The 2012 Update on Pennsylvania Workers’ Compensation Cases
November 8, 2012
By Marc S. Jacobs, Esq.
The law in Workers’ Compensation continues to change with numerous decisions by both the Commonwealth Court and Pennsylvania Supreme Court.
Insurance carriers have attempted to deny workers their benefits by use of various techniques. They have tried to identify “employees” as “independent contractors” so that coverage would not apply. They have refused to acknowledge the right of employees to file for additional benefits under the Uninsured Motorist coverage policy on an employer’s auto or truck policy. Retirement always comes into play and the use of proper forms raises questions of when and how often such forms have to be used. Here are some cases that may apply to you.
1. Independent Contractor vs. Employee:
This issue always comes up because an independent contractor would not be entitled to Workers’ Compensation benefits. In Six L’s Packing Company v. WCAB (Williamson), 46 EAP 2011 (2012), the Pennsylvania Supreme Court answered one question regarding such a circumstance.
A tomato grower hired a trucking company to transport harvested tomatoes between the grower’s warehouse and other delivery points. One of the trucking company’s workers was injured in a truck accident while transporting the grower’s tomatoes. The injured worker sought Workers’ Compensation benefits from the trucking company. However, it turns out the trucking company had no Workers’ Compensation insurance (a violation of the law). The driver then brought a Workers’ Compensation claim against the tomato grower.
The grower fought the claim. It denied owning any of the trucks that were driven by the driver. And, it argued, since the trucking company hired the driver, the grower should have no obligation to make payments under the Workers’ Compensation Act. The grower also argued that the injury occurred on a public highway not on the grower’s property.
The Worker’s Compensation Court rejected the grower’s argument. Instead, the Court ruled that the Act provides coverage in situations where a company contracts to have work performed that is a regular part of the contracting company’s business. In this case, growing, harvesting and delivering tomatoes are regular parts of the grower’s business. So, the Court concluded, the grower was a contractor and the trucking company a sub-contractor. Because the trucking company employed the injured worker – and it lacked insurance – the grower was responsible as the statutory employer and, therefore, obligated to pay Workers’ Compensation benefits.
2. Make Sure You Tell Your Doctor of Your Injury:
There is a rather frustrating case, which reminds us of how important it is to give a full history to your treating doctor about how and when you suffered your work injury. In Amandeo v. Workers’ Comp. Appeal Bd. (Conagra Foods), 37 A.3d 72 (Pa. Commw. Ct. 2012), a claimant filed a petition alleging a work related injury which occurred while lifting a heavy skid with a co-worker. He eventually received treatment. The employer contested the claim alleging the claimant had suffered non-work related injuries which were related to his age. The Judge found in favor of the employer and rejected the testimony of the claimant’s medical expert. An important component of the Judge’s evaluation was the fact the claimant had not told the treating doctor about the alleged work injury during the initial visit. There was no reference to the work injury in the doctor’s records or any type of description in the notes.
Sometimes claimants are hesitant to discuss how an injury happened. Workers want to get back to their job and sometimes focus just on the nature of the complaints. Be sure to give a full picture to your doctor. Not only will that help treatment, but it will be important if your case eventually goes to litigation.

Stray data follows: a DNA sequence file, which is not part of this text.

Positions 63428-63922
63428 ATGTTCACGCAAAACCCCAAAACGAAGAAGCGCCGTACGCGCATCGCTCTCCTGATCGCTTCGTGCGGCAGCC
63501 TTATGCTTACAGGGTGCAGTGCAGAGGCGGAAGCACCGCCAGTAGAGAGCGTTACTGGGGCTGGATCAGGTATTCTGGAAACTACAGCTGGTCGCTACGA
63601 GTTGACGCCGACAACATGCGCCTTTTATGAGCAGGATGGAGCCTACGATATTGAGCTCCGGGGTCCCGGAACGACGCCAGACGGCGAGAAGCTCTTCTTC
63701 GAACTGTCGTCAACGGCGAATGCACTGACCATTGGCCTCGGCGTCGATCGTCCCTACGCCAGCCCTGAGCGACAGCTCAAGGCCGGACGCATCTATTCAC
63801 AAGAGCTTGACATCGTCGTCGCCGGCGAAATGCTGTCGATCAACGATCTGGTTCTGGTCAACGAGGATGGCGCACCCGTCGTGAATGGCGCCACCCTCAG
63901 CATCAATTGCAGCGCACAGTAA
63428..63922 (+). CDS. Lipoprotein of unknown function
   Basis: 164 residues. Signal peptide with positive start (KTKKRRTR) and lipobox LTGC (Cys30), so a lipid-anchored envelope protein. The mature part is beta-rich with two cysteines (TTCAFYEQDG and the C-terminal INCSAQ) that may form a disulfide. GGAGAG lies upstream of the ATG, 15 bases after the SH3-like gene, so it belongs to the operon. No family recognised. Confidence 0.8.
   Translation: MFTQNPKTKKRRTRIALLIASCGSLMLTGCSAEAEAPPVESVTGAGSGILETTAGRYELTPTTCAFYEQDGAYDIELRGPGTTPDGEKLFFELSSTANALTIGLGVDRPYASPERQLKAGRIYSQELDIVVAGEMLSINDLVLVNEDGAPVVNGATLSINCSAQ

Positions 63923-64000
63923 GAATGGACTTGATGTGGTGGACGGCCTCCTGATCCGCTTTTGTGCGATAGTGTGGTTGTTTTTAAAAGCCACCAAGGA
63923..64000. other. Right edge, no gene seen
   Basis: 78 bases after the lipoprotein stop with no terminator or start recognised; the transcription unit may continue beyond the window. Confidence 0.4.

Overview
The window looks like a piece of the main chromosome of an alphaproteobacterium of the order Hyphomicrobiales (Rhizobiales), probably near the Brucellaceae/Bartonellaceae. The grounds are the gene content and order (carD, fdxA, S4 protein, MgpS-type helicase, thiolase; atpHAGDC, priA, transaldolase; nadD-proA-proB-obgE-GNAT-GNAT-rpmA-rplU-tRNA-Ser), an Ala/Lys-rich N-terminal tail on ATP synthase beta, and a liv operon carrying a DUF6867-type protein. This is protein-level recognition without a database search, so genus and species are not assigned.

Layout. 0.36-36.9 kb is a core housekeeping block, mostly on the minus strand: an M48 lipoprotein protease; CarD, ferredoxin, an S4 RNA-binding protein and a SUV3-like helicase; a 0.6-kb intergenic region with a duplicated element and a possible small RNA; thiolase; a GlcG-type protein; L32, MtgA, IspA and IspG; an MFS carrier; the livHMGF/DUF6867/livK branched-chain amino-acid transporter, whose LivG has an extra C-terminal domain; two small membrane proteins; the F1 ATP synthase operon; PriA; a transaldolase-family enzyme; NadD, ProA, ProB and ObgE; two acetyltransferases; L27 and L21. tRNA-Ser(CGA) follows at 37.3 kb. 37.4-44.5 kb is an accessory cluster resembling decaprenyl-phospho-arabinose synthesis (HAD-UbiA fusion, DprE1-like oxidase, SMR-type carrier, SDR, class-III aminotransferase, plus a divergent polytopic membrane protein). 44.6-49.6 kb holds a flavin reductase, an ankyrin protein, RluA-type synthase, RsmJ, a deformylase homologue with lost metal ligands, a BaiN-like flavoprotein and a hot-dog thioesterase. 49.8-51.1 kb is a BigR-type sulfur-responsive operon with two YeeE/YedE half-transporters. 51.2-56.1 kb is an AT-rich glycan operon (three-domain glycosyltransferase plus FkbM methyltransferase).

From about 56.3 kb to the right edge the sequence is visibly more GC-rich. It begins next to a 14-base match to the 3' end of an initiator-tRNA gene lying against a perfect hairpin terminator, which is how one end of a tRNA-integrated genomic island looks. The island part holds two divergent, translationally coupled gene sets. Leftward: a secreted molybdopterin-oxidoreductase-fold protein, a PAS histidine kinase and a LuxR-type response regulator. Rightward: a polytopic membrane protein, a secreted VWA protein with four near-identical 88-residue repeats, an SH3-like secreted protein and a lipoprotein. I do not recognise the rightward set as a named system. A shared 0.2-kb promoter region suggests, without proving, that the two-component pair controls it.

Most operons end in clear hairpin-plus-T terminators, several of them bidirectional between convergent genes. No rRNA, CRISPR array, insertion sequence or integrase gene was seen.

3. Uninsured Motorist Coverage/Underinsured Motorist Coverage:
In a milestone case for workers injured on the job while driving a car, the Pennsylvania Supreme Court has ruled that automobile insurers must pay Uninsured and Underinsured Motorist (UM/UIM) benefits to eligible individuals, even if they are receiving Workers’ Compensation. Heller v. Pennsylvania League of Cities and Municipalities 2011 Pa. LEXIS 2521 (2011).
In Heller, an on-duty police officer was hurt in an automobile accident. The injured officer recovered $25,000 from the reckless driver who injured him (the maximum coverage under that driver’s policy). The officer then notified his own insurer and his employer’s carrier of a potential UIM claim.
The employer’s auto insurance carrier denied the claim saying it was not required to provide coverage since the officer was collecting Workers’ Compensation. The Supreme Court disagreed and ordered the insurance company to pay.
For our clients, this case has a couple important messages. If you are hurt at work while driving a vehicle, collecting Workers’ Compensation benefits will not stop you from also filing a UM/UIM claim. This case also illustrates that every driver should carry Uninsured and Underinsured Motorist coverage. Remember, Uninsured Motorist coverage protects you and your family if someone is hurt by a careless driver who has no insurance. Underinsured Motorist coverage protects you and your family if a careless driver does not have enough insurance.
4. Notice of Ability to Return To Work:
This situation is for those workers who are already disabled from a work related injury and receiving benefits. The employer may have you examined by a doctor of their own choice (or perhaps it is your own doctor’s opinion) who feel you can perform certain light duty work. The employer will then send you a “Notice of Ability to Return to Work (NABTRW).” This document will advise you what the doctor said and the restrictions placed on you. You should contact us immediately upon receiving this Notice. You may disagree with what the NABTRW indicates. An investigation must be made as to whether your doctor agrees with the restrictions set forth by the employer’s doctor. You should also be advised the Court has held you have an obligation to start a job search after receiving this letter.